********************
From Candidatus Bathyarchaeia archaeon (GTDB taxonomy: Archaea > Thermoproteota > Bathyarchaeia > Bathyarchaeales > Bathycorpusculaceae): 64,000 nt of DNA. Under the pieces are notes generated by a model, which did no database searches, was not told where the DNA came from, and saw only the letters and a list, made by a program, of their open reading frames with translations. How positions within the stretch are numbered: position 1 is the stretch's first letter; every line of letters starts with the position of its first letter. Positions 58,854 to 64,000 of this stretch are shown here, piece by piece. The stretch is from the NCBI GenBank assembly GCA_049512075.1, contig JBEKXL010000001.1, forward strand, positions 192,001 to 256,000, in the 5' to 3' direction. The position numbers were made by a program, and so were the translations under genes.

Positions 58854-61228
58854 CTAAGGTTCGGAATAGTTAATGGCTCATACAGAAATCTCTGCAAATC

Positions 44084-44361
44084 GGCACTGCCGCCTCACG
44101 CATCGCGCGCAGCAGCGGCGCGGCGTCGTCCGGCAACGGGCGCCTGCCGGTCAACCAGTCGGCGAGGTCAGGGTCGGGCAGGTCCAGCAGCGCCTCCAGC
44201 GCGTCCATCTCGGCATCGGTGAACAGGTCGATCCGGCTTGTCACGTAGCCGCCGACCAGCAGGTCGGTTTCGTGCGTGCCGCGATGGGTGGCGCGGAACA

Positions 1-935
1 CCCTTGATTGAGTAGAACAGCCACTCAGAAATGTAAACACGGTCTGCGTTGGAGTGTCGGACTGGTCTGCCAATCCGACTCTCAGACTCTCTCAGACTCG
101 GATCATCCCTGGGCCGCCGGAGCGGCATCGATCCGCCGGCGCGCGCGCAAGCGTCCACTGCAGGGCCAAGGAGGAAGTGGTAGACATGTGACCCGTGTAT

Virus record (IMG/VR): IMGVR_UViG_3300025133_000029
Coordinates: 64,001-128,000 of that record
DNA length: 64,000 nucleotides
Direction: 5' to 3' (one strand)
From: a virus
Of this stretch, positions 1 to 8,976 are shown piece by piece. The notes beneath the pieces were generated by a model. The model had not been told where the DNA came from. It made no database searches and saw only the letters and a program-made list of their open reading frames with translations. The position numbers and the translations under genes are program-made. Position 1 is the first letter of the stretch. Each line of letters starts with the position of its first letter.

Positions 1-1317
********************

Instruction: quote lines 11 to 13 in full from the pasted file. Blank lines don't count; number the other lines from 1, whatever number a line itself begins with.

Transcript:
Virus record (IMG/VR): IMGVR_UViG_3300025133_000029
Coordinates: 64,001-128,000 of that record
DNA length: 64,000 nucleotides